How not to overshare when writing the truth

How not to overshare when writing the truth
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Nearly every writer writes about their own life at one point or anotherto varying effects.

Splashing your life on the page doesn’t always result in the intentional Jackson Pollock-esque aesthetic you are hoping for. This is because mining your life for the sake of your art can feel scary and vulnerable. That combination easily leads to an emotional mess, and sometimes, interpersonal fallout. 

When writing, you want to include the best details, those which offer truths to which readers can relate, creating a plausible reality even in a sci-fi universe. Like noting how a best friend quickly picks her nose when she thinks no one is looking, or what it feels like after someone you trust assaults you. The latter example may feel harsh, but writing through pain is as beautiful and essential as writing humor or joy. The good news is, whether you are using your personal experiences and observations in memoir, short story, or poem form, you get to choose what you include. 

Let me help you make some choices that will hopefully be easy to live with.

Borrowing from or straight-up recording your personal history and observations is a sure-fire way to develop an emotional connection between your reader and your writing.

But what about the vulnerability that comes with letting others see and feel what you have observed? If you intend to share your writing with others, you need to know how much is too much. Again, you get to choose what you include, which means you decide what writing boundaries you will uphold.

To help you decide when to go all in and which details to leave out, ask yourself the following:

Who might the writing hurt?

If the answer is no one, proceed as planned. If the answer is someone, consider who. Is the person a close friend or family member? You can ask them how they feel about what you are writing. Their response will likely be predicated by how visible they feel in your work, whether they are easily identifiable, and how they are portrayed. If it is someone who harmed you (such as an abuser), there is no need to ask unless you are reconciled. Even then, your story is your own. After all, it may hurt you to leave certain details out.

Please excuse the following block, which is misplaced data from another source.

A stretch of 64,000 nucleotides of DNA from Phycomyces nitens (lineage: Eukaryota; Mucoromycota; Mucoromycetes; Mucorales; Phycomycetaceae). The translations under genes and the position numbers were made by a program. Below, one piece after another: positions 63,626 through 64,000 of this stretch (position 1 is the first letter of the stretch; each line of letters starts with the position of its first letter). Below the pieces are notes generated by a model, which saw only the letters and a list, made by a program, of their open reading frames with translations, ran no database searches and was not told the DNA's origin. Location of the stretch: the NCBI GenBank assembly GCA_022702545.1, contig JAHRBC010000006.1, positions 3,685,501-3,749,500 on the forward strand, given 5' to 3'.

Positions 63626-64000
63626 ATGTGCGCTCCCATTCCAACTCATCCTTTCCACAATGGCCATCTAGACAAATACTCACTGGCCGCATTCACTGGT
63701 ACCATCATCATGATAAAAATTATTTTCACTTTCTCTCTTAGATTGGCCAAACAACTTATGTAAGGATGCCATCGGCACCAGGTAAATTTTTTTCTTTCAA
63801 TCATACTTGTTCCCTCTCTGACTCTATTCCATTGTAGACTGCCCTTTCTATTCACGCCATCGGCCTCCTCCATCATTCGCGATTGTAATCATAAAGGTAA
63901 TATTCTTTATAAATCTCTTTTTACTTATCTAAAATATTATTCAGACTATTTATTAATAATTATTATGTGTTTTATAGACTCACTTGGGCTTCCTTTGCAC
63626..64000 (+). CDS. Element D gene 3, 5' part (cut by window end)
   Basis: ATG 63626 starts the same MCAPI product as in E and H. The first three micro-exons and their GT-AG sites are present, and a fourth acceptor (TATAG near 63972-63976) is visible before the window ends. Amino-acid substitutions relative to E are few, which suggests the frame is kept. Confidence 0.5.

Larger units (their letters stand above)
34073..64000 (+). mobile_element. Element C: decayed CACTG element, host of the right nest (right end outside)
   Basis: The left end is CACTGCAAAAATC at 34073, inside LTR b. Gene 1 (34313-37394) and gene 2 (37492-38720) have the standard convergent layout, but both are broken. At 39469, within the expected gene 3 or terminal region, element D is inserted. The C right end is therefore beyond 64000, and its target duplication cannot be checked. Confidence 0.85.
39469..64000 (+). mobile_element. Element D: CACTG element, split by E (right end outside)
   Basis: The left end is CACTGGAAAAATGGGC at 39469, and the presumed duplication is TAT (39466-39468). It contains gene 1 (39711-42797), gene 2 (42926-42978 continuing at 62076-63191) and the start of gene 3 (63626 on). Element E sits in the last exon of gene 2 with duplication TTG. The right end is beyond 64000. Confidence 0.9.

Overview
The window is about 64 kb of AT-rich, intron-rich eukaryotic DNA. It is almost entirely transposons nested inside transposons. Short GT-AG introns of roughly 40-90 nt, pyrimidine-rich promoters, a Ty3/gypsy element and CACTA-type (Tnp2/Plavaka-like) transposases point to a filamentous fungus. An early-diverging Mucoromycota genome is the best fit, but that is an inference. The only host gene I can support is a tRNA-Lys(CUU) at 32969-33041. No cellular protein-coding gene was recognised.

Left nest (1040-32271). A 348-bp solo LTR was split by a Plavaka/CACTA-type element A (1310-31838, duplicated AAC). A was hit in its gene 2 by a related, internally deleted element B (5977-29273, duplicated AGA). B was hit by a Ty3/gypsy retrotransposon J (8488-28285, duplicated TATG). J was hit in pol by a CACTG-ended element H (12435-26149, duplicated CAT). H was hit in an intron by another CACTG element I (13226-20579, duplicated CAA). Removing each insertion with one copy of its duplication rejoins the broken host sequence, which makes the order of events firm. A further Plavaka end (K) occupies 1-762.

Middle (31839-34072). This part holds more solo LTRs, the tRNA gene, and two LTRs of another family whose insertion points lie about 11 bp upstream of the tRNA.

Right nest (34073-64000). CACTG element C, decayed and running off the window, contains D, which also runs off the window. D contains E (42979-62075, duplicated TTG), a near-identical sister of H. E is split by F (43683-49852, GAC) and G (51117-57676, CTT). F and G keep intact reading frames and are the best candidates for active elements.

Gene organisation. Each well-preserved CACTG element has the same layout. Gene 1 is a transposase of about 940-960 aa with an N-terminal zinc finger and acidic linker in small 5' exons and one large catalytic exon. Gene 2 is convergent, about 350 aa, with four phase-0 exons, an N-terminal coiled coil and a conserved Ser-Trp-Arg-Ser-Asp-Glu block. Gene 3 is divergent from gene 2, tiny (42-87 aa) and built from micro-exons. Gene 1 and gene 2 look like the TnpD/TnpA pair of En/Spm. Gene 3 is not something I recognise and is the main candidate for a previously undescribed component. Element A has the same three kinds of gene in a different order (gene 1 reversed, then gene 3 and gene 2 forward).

Is this writing honest?

You certainly don’t have to be honest in fiction, and there is no point in bothering a friend if you are writing fictional details based on them. However, if you are writing an alternate interpretation of a conversation you once had, checking in with a friend to let them know it’s a “what if” situation can prevent misunderstanding if and when your writing goes public, especially if their role is vilified.

Is this writing helpful?

How are the details you are including serving you or your story? If you are slapping them on paper simply to unload the burden, you may want to reconsider whether they are truly meant for public consumption or if their release is for personal relief.

There is a considerable difference. Perhaps what is most important is that others read and benefit from (i.e., are entertained or informed by) the work you are creating. Unfortunately, you cannot un-share work that has already been seen. If private details will be exposed, they should serve the writer, reader, or both.

Remember, great writing is based on experience. Through experience, you achieve a deeper understanding of why you, your characters, or your loved ones behave(d) a certain way. From there, you can better relate to your readers through the page.

But you do not need to exploit your own experience to achieve great writing. You can write what will not hurt, what is honest and what is helpful.

An exercise in writing honestly about others

Describe an individual physically. This could be a TV personality, someone in the room with you, or yourself in the mirror. Be indulgent in the level of detail you include. Attempt to portray the person using all five senses. After, look back at your writing and identify what details feel most intimate and consider why. Would you reveal even the most intimate details to a reading public? If you wrote those same details about yourself, does it change your willingness to share them publicly? If someone were to write about you with this level of intimacy, would you want them to share it? Journal about this exercise and the feelings that arose.

Do you write The Truth? How do you grapple with the fear of oversharing, either about yourself or others? Share with us in the comments!

Related reading: The many challenges of writing life maintenance, and how to balance them all

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